The Historian’s Eye consists of black-and-white photographs taken by writer and historian William Dalrymple using his mobile phone, edited through the Snapseed app and then printed in archival pigment. The images are not unlike those on Dalrymple’s Instagram account: the contrast is turned all the way up, and everything is kept stormy and dark.
The photographs were taken between 2015 and 2017 while Dalrymple was researching his forthcoming book The Anarchy, for which he has travelled through India and Pakistan. He visited pleasure grounds, battlefields, old Mughal havelis, palaces, forts, mosques, Sufi shrines, temples, old colonial townhouses and barrack blocks. The wall text is explicit about the use of a Samsung Edge phone, the purchase of which ‘led to the rediscovery’ of Dalrymple’s ‘first love’ – photography. The text also notes that the photographs are intended to ‘trigger fictitious memories of an older, different, more elegant world’. Dalrymple indulges some family history to occasion this more elegant world: Immersing the Goddess, Durga Puja at Prinsep Ghat, Calcutta (all works undated) shows an effigy of the goddess Durga being taken into the waters at Prinsep Ghat, which is named after Dalrymple’s great-uncle James Prinsep, whose Wikipedia entry describes him as an ‘orientalist and antiquary’, ‘best remembered for deciphering the Kharosthi and Brahmi scripts of ancient India’.
Dalrymple, for most of his career, has continued this tradition of ‘deciphering’. His particular interest is the Mughal Empire, which is the subject of most of his research and several books, and for which he has travelled extensively. To put it bluntly, Dalrymple’s whiteness, colonial affiliations and Oxbridge roots have offered him unfettered access to the subcontinent, so much so that in 2013, he was invited to the White House to advise an AfPak (Afghanistan–Pakistan) strategy team. He is also founder of the Jaipur Literature Festival, a yearly affair that continues, with each iteration, to tighten its links to India’s current rightwing Hindutva leadership, and which marshals the borders of the Indian literary scene.
There is no doubt that Dalrymple is an influential man, and part of the lure of his photographs is that they provide a glimpse into his physical proximity to a history that most of us in the subcontinent would find difficult to reach, as travel between the divided nations has never been easy. Some of Dalrymple’s photographs take us to Gilgit, a Pakistan-administered territory that has often come into dispute over India’s claim to it (in 1947, its maharaja had signed an instrument of accession joining India against the wishes of the population, leading to a mutiny and eventual accession to Pakistan); to Chitral, a town nestled in the Hindu Kush mountains, a favourite among the Pakistani elite; and to Abbottabad, where US Navy Seals led the assassination of Osama Bin Laden in his family compound and hideout. Dalrymple befriended truck painters near the Pakistani Military Academy in Abbottabad, and photographed the group portrait The Truck Painters of Abbottabad, Pakistan. Of the photographs in the series, it is the portraits that work best, formally, as there is a cinematic quality to the light that admits to their fiction, and to the fictionalising predilection of their maker.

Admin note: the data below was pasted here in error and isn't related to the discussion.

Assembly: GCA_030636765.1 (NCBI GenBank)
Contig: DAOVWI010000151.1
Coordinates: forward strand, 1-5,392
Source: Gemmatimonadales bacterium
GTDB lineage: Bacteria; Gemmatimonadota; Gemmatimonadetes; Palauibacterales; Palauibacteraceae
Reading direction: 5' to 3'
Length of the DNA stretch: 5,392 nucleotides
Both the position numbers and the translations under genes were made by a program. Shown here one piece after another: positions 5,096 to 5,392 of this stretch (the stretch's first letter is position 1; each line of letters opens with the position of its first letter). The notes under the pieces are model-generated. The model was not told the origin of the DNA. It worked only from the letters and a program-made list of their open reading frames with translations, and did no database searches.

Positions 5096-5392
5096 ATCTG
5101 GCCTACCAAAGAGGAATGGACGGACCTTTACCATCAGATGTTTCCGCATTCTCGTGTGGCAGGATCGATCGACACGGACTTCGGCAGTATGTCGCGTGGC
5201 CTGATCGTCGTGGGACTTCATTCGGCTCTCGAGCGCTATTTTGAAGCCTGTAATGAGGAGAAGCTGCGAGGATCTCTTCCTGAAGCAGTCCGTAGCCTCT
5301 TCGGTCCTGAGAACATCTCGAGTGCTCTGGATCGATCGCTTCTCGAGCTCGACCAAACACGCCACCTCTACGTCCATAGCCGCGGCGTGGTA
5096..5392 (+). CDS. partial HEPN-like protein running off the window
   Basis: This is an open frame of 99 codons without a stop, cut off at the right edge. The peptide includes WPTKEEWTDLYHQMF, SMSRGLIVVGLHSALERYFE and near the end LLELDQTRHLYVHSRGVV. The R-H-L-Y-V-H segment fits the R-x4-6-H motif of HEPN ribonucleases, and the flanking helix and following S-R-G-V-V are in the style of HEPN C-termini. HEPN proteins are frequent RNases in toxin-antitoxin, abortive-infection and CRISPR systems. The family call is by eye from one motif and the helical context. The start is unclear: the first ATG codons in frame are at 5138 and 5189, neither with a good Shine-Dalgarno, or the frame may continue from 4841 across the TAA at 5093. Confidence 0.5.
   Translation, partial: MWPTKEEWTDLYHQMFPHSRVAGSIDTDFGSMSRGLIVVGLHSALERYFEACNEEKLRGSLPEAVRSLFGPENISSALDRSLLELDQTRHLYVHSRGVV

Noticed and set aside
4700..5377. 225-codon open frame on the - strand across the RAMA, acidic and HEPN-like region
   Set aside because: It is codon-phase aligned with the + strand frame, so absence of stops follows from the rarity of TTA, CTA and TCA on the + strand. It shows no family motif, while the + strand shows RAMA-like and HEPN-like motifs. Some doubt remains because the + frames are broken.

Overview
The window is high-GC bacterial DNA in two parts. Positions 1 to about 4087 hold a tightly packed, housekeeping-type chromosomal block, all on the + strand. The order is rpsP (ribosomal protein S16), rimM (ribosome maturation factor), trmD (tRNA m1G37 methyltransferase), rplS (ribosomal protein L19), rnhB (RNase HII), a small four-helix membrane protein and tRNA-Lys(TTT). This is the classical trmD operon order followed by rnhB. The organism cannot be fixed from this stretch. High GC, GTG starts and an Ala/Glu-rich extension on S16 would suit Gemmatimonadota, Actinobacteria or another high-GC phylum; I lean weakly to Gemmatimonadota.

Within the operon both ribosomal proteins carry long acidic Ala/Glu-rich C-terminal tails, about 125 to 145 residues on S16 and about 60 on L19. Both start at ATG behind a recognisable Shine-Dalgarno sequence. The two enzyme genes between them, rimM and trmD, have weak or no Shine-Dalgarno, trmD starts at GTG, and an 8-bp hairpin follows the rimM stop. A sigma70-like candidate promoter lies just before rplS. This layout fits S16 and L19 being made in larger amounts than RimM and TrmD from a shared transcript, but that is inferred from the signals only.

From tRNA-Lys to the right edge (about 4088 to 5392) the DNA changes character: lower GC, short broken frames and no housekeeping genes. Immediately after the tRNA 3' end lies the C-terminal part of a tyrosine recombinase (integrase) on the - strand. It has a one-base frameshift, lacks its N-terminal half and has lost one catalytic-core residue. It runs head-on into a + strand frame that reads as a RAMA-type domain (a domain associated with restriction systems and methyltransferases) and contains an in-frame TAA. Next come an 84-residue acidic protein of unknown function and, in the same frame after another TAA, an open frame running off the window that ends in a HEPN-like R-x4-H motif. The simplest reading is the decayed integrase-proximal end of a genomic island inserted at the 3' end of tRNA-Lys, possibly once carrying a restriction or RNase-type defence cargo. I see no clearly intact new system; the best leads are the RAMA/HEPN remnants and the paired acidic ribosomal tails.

Dalrymple likened himself to French photographer Henri Cartier-Bresson in a recent interview with The Sunday Guardian: ‘If Cartier-Bresson were alive today, I feel he would definitely be using a cellphone camera. It allows for that sensation of being the hunter, walking on tiptoe through the forest, camouflaged. It is, in a sense, guerrilla photography.’ This is an uncomfortable premise, and there is something about the photographs that makes them difficult to trust. The contrast is too overblown, and the light inconsistent and confusing to the eye. But this is not the issue here. The photographs have been enlarged beyond what their pixels can hold, and each appears grainy: a poor print. Neither is this the issue. These are the most interesting details of the photographs – they speak to their medium and introduce a conversation about how we bring expectations about what an image should look like into the white cube. But this is not a conversation Dalrymple is seen to have; in fact, there is no critical inflection to the show. Instead, the work is intentionally nostalgic and wistful, offering little nuance. Landscapes are made inanimate and abject, and public spaces (such as mosques, forts and temples), which are otherwise bursting with people and traffic, are rendered darkly dystopian, and often cleared of any living presence.
Most alarming of all is the assumption, expressed in a number of comments in the visitor’s book, that these photographs were taken in an ‘undivided India’, erasing the show’s regional reach and asserting the dominance of the Indian nation state over its neighbours. This perhaps speaks to the audience’s entitlement: many Indians rarely check their privileged position in the subcontinent. And, as the show betrays, rarely does Dalrymple.
William Dalrymple: The Historian’s Eye at Akara Art, Mumbai, 13 April – 3 May
From the Summer 2018 issue of ArtReview Asia